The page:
Life after Death
Remember that as a faithful child of God you await promotion.
We sometimes congratulate ourselves at the moment of waking from a troubled dream; it may be so the moment after death.
Journal, October 25 1836
There are far, far better things ahead than any we leave behind.
And now we are witnessing a transformation. A true opium of the people is a belief in nothingness after death—the huge solace of thinking that our betrayals, greed, cowardice, murders are not going to be judged…[but] all religions recognize that our deeds are imperishable.
The Discreet Charm of Nihilism,” New York Review of Books, November 19, 1998.
Death is nothing else but going home to God, the bond of love will be unbroken for all eternity.
The day of one’s birth is a good day for the believer, but the day of death is the greatest day that a Christian can ever experience in this world because that is the day he goes home, the day he walks across the threshold, the day he enters the Father’s house.”
“In sorrow we must go, but not in despair. Behold! we are not bound for ever to the circles of the world, and beyond them is more than memory.”
N. T. Wright
Resurrection means bodily life after ‘life after death,’ or, if you prefer, bodily life after the state of ‘death.’
Ancient Christian Tomb Inscription
No sorrowful tears, no beating of the breast
For a safe repose has taken me. I dance
Ring dances with the blessed saints
In the beautiful fields of the righteous.
Charles Henry Brent
The first and best illustration of the effect upon personality of death is found in Jesus Christ. After his reappearance from the grave, he is unaltered in character, tone of thought, and fundamental tal relationships. What strikes one forcibly is the absence of anything thing like a break in the continuity of his personality.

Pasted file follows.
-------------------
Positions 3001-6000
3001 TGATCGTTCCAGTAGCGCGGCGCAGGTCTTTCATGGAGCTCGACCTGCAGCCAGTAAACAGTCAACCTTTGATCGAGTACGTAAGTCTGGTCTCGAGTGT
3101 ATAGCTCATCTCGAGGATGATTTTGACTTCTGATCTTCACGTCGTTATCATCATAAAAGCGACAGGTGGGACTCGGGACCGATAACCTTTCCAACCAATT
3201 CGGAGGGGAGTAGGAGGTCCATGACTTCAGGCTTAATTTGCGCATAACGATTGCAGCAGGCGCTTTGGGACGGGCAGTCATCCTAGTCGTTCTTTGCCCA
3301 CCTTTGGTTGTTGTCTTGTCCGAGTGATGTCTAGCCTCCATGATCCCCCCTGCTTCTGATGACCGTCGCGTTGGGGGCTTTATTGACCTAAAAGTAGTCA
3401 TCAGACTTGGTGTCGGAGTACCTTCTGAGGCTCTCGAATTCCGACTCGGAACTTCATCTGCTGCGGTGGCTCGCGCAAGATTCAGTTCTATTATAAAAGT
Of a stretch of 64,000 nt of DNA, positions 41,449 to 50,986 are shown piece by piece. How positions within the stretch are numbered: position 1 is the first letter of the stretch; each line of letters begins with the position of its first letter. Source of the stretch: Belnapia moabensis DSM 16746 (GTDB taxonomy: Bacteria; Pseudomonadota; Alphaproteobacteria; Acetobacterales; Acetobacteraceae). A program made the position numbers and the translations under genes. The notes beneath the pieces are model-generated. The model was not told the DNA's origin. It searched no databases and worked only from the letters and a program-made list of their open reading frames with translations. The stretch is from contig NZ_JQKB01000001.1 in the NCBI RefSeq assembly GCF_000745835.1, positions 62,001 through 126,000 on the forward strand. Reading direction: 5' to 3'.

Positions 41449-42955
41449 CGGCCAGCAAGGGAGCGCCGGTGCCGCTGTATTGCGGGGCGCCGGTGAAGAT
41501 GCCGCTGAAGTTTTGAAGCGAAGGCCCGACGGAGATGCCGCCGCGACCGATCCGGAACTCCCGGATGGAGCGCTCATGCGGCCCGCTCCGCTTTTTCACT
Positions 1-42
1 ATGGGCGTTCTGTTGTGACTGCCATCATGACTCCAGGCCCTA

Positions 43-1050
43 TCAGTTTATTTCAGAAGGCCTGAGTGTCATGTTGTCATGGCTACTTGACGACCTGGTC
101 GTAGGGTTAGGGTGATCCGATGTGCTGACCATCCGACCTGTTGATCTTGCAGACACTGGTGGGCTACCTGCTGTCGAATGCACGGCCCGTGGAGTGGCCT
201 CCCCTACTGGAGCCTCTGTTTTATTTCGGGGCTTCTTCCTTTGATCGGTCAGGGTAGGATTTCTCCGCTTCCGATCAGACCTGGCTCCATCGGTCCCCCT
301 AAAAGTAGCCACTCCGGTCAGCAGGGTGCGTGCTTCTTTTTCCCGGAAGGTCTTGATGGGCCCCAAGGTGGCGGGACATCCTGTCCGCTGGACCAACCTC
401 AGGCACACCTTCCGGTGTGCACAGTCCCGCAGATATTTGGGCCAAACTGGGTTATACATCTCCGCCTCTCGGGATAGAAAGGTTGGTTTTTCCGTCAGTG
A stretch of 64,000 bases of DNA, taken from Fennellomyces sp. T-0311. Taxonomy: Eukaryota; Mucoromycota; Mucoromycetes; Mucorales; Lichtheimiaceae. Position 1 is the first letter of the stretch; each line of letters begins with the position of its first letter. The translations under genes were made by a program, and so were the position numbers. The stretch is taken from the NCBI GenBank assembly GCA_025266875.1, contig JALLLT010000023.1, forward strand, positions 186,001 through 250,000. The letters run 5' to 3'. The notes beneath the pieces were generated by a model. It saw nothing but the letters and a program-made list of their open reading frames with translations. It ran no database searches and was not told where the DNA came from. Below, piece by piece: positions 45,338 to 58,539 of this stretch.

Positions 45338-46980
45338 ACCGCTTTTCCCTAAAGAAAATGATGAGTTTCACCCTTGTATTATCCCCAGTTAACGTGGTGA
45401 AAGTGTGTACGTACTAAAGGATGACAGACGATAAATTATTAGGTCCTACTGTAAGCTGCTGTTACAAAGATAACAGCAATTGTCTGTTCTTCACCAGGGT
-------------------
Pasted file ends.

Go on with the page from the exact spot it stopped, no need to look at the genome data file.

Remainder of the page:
Sermon: “The Last Great Adventure.”
Bring us, O Lord, at our last awakening into the house and gate of heaven, to enter into that gate and dwell in that house, where there shall be no darkness nor dazzling, but one equal light; no noise nor silence, but one equal music; no fears nor hopes, but one equal possession; no ends nor beginning, but one equal eternity; in the habitation of thy glory and dominion, world without end.
One short sleep past, we wake eternally;
and Death shall be no more; Death, thou shalt die.
It ought to be the business of every day to prepare for our last day.
John R. W. Stott
When we reflect on the life to come, the comparative is really inadequate and the superlative is appropriate. This is why, whenever we are reflecting on the future that awaits us, we can always say, “The best is yet to come.”
Taken from The Radical Disciple: Some Neglected Aspects of Our Calling by John R. W. Stott Copyright (c) 2010 by John R. W. Stott. Published by InterVarsity Press, Downers Grove, IL. www.ivpress.com
What you do in the present—by painting, preaching, singing, sewing, praying, teaching, building hospitals, digging wells, campaigning for justice, writing poems, caring for the needy, loving your neighbor as yourself—will last into Gods future. These activities are not simply ways of making the present life a little less beastly, a little more bearable, until the day when we leave it behind altogether. They are part of what we may call building for God’s kingdom.
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